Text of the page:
The current standard/specifications followed by most of the major UNIX desktop enviromnents, such as Gnome, KDE, XFCE, LXDE, and ROX, is called freedesktop.org. See http://www.freedesktop.org/ for detail.
Freedesktop.org is formed by a group of developers. Developers duscusses on the so called ‘xdg’ mailing list to come up with some specs which will be followed by major desktop environments. The specs developed by Freedesktop.org are not formal standards, but they are widely used in Gnome, KDE, and XFCE.
Freedesktop.org standards defines the way window managers work, they way how file types are recognized, how icons are named, the way to define the main application menu, to exchange data between applications and different desktop environments, and more.
The process to form those specs, however, is quite inefficient and problematic. All discussions are held on their xdg mailing list. If someone has a proposal, he/she then writes a draft of the spec for it, and then post it to the mailing list. Then, if you’re lucky enough, or you’re a big guy (famous Gnome or KDE developers), you’ll get attentions and some feedbacks. After lenghthy discussions, if there are no obvious objections, the draft will be added to freedesktop.org repository, and was posted on their wiki. This is roughly how the specs are formed. Nevertheless, if there is no one implement your spec, your spec soon became useless. That means, either Gnome or KDE should support your proposal, otherwise no one will use it. How can something be called ‘standard’ when nobody is following it?
Later, if someone has some good ideas regarding to improving the spec, he/she can post his/her proposal in the mailing list with a patch, and if there is no objection, the patch *might* be applied to the spec. However, once the original author/maintainer of that spec doesn’t like your idea, your proposal will never be accepted. Or even worse, your messages got omitted by the original author/maintainer of existing specs, then there is no way to improve anything in existing specs. This is a real problem in freedesktop.org.
Besides, another big issue here is, most of the specs/standards are advocated by Gnome or KDE developers, and they don’t even consider the needs of other desktop environments. The so-called cross-desktop standards are actually well-implemented in Gnome and KDE only. XFCE tried hard to follow all those standards, but never get everything work flawlessly. LXDE tried to follow those specs, too, but found that many of the specs are very complicated and inefficient, which can slow down our desktops and add bloatness. Nowadays they are trying to add more things, and get modern desktops more and more complicated. It’s nearly impossible to keep lightweight if you want to follow ‘all’ the standards developed by Gnome and KDE. So that’s why we only supports the parts we need.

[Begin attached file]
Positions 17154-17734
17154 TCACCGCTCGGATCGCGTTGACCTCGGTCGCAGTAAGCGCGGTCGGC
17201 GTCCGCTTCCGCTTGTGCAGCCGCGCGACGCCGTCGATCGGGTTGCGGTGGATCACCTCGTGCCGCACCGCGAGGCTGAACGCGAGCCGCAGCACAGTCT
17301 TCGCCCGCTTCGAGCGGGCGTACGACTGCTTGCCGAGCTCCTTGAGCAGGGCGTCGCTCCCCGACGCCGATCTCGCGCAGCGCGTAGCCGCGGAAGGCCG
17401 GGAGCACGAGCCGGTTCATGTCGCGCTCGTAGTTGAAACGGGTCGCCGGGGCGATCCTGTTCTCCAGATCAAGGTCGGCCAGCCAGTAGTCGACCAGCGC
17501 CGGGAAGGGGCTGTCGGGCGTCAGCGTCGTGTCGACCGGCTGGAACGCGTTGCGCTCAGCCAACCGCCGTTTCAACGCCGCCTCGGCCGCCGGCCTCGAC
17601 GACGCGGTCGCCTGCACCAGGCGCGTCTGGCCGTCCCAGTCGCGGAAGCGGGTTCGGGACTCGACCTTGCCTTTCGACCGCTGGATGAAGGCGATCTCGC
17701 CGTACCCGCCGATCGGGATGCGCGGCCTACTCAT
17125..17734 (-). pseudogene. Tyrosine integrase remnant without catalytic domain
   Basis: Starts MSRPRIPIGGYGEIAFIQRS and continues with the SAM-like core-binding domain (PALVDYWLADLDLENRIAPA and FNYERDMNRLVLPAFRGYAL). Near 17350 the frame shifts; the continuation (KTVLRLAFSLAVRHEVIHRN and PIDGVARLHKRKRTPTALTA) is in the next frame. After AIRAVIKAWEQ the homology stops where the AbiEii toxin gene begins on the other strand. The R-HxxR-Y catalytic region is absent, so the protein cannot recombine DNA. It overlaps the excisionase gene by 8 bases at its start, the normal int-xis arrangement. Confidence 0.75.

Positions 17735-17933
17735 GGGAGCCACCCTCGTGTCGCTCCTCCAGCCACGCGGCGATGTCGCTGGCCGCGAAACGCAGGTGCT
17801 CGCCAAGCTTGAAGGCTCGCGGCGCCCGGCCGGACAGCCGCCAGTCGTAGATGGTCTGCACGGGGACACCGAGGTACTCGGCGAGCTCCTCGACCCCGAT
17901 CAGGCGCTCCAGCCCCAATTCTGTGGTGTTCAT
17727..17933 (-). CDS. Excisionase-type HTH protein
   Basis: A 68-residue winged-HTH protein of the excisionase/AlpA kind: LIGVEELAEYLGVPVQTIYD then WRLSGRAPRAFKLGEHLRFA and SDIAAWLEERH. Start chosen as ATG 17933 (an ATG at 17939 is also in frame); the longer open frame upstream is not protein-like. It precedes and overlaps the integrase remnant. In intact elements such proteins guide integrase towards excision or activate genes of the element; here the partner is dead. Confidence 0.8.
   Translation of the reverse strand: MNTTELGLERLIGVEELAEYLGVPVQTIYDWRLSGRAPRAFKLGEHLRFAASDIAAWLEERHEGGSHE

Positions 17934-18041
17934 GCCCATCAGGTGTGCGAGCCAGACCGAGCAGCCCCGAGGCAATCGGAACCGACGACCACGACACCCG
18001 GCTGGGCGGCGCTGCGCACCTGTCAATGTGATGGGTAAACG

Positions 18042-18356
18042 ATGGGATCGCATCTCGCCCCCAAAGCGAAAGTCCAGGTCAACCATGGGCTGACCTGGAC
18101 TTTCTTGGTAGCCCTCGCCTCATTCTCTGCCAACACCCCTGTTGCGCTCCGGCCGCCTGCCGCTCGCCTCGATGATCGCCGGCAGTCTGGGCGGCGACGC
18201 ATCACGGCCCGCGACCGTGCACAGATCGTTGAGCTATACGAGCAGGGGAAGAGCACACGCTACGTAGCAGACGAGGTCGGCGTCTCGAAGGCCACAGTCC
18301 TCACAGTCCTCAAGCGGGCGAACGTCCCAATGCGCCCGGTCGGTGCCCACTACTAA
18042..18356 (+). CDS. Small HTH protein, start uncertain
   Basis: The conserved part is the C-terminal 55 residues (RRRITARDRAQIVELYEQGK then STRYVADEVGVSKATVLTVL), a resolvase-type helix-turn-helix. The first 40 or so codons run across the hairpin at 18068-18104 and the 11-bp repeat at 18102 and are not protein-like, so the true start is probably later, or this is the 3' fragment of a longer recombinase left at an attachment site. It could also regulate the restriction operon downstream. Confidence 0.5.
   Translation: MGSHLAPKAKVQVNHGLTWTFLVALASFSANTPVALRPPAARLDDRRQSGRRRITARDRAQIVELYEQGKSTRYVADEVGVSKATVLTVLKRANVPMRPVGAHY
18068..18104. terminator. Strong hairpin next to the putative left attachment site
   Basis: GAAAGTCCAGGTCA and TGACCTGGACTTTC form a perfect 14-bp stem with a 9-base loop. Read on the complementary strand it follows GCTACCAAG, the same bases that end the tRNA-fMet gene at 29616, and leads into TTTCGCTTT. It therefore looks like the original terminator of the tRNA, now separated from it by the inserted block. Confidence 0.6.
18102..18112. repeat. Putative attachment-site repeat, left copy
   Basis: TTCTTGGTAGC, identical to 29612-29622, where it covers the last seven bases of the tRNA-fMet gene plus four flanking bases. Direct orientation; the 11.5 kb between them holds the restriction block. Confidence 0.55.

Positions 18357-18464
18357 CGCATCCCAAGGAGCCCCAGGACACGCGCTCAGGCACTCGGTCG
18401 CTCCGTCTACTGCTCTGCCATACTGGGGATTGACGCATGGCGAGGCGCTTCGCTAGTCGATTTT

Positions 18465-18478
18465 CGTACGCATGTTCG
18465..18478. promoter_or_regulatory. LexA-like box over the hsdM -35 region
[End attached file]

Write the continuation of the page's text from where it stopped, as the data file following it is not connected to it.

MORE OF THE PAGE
Recent changes in freedesktop.org, like PolicyKit and ConsoleKit, are mainly developed and implemented by Gnome-related developers. Then the KDE guys are forced to follow them. They even drop their well-designed and high performance IPC mechanism, DCOP, and adopt dbus, which is mainly advocated by Gnome developers. Some people even suggested that KDE should replace their own VFS with GIO/GVFS developed by Gnome. Some new technologies are developed by Gnome first, and then they wrote freedesktop.org specs for them. Later, those things are copied to KDE and they soon have their KDE equivalence. Unfortunately, all other desktop environments are forced to follow those standards whether they really need it or not, to keep the compatability with those two major desktop environments.
Why should we always be forced to follow all those things we don’t like or don’t even need? If we don’t follow them, we lost compatibility with many existing Gnome/GTK+ and KDE programs. In addition, they modify the specs frequently, and always break backward compatibility. So our precious time are wasted on re-implement everything in their new specs and try to fix all broken compatibility left by them. It’s enough!
Sometimes things developed by the two major DEs are quite awesome and useful. However sometimes those specs just don’t suitable for other DEs and they didn’t consider the needs of users of DEs other than Gnome and KDE.
So, every enthusiastic developers/users of lightweight desktop environments, please join their xdg mailinst list and join their discussions and let them listen to your voice. If you don’t want to be forced to use things developed by Gnome and KDE, please let them hear your voice in the mailing list. Since they are now moving gnome libs into GTK+, like it or not, all gtk+ applications will be affected. Desktop environments other than Gnome and KDE might have some special needs and goals and those Gnome standards might not suitable for us sometimes. So we need to let them hear our voice and we should be part of the decision making.
So, please, join the xdg mailing list and get involved if you can.
Subscribe to xdg mailing list at http://lists.freedesktop.org/mailman/listinfo/xdg .